Tangled Web
by Lee Rowan, historical (2009)
Running Press, $13.95, ISBN 978-0-7624-3684-2


Poor Lee Rowan must have pulled the short straw when it comes to the cover art for Tangled Web. It's not every day that I see a cover that has me wondering whether the men on the cover are somehow biologically related to the horses in the lower part of the cover.

Tangled Web is more of a typical romance novel than the previous two books in Running Press's M/M romance imprint. This one doesn't have an epic scope feel to it and it doesn't feature long separations between the two main characters. This one is also set in Regency England, in the year 1812. It does feature the popular trope of pairing a young man with an older man, though, with the older man being predictably the straight-acting one whose closet door swings open as the story progresses.

Brendan Townsend, only 22 but already whining about everything like a crotchety old man, is lured by his friend with benefit Tony into a club called The Arbor during their trip to London. Brendan learns too late - when Tony is on stage getting serviced with gusto by a performer - that The Arbor is a private sex club for wealthy gentlemen who wish to indulge in that kind of hanky-panky. Naturally, our hero disapproves of the rampant promiscuity going on in that club as well as the threat of discovery that could happen when one is not careful in such places. He ditches the friend to flee back to his family as soon as he could.

However, the drama doesn't end there. Tony approaches Brendan later, claiming that he is being blackmailed by the owner of the club to return and put on a show. No doubt one of the wealthy gentlemen in the club has taken a shine to Tony. Brendan realizes that he has to help his silly friend, if only because of the possibility that Tony will do something stupid and drag Brendan further into the mess. His brother James suggests that Brendan seek the help of James's Navy buddy, Major Philip Carlisle. When Brendan first sees Philip, he almost falls onto his knees before Philip because he has to worship the beauty of that man. Thus, a romance is born.

Despite the focus on the romance, I find the relationship between Philip and Brendan to be curiously underdeveloped. A common problem I have with many gay romances is that the authors tend to portray the romance as static, perfect, the moment the two men look into each other's eyes, and as a result, the romance never grows or changes for the better or stronger as the story progresses. I have the same problem with the romance here, mostly because Brendan as a character doesn't grow or change, and as a result, the romance from his point of view is not believable. Brendan tends to treat everything to be all about him, and in his relationship with Philip, the attraction to Philip seems to be because Brendan finds him mighty hot and dependable. That's nice if Brendan is looking for a daddy figure, but I'd need more than this to believe that the two men are going to have a romance strong and real enough to last past the upcoming weekend.

Philip is a more developed character, but his character is a familiar one. A widower who loves his late wife but whose closet door swings open for the young lad, a man with some traumatic flashbacks to that war, a man who claims not to remember feeling as alive as he does when he's with Brendan - Philip's character is pretty generic, actually.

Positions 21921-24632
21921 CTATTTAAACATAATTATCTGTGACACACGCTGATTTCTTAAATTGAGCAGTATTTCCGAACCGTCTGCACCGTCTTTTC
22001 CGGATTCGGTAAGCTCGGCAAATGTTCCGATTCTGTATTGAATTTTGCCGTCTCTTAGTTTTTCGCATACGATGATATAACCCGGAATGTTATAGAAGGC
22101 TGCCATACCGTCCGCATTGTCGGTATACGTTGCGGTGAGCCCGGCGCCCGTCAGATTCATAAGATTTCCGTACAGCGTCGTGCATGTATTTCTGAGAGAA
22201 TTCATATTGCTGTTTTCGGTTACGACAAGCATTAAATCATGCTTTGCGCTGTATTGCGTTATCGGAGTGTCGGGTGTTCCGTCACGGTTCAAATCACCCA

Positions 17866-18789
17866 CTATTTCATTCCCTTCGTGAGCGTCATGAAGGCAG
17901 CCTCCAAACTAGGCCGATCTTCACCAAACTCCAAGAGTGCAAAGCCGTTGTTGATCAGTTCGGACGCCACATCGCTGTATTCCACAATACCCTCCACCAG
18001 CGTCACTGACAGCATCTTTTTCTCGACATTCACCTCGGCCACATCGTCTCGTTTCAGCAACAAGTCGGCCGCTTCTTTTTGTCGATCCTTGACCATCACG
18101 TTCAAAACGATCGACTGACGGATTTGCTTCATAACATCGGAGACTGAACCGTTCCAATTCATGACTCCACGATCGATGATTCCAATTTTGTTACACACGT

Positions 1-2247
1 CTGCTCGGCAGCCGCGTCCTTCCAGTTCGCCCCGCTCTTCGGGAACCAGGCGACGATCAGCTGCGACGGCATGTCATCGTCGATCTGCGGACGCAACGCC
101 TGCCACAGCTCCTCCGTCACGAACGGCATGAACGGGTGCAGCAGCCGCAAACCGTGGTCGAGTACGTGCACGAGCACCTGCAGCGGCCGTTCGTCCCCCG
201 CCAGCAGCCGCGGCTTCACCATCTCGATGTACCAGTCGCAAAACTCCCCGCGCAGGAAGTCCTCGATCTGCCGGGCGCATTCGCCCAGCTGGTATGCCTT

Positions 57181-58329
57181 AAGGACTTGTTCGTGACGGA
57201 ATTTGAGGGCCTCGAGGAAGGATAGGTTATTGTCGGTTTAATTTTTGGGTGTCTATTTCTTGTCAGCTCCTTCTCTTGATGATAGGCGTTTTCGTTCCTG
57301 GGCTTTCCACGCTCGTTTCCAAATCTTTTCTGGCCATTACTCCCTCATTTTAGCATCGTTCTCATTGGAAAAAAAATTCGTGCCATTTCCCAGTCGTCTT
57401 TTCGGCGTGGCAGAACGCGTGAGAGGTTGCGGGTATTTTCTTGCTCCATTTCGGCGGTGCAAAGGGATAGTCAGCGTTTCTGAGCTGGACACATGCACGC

The suspense subplot isn't the most exciting as I never get this feeling that the main characters are ever in genuine danger. But I guess we need some kind of filler in the story as it won't do to have the characters just stand there and analyze their finer feelings to death.

Oh, and the writing in Tangled Web could be tightened up a little too. For example, in page 62, in a discussion about smuggling, Brendan tells Philip, "I have a brother in the Navy. He says that in some coastal towns, that's almost the whole of local industry." Now, the brother in question is James, whom I learn only a few pages ago knows Philip pretty well in the Navy. In fact, Philip feels that he owes James a big favor because James saved Philip from being shot in the past. James wrote a letter to Philip explaining clearly that Brendan is James's brother and Brendan needs help. So, why is Brendan explaining to Philip that he has a brother who is in the Navy? I think it will be less confusing to have Brendan say instead, "James said that in some coastal towns, that's almost the whole of local industry." After all, I'm sure Ms Rowan doesn't want readers to believe that she has forgotten what she wrote only a few pages ago, right?

On the bright side, I like how the author treats her characters' happily ever after. It's not too unrealistically sunny, but it's no Brokeback Mountain either.

To conclude, I feel that Tangled Web is an underdeveloped story. The author could have explored the characters' feelings for each other a little bit more so that the romance doesn't feel like some grown man's infatuation with a young man who doesn't seem mature enough to handle the relationship. While the structure of this story resembles that of a romance novel more than the previous two books in Running Press's M/M romance line, I think the romance in those two books made a bigger impact on me.

Rating: 63


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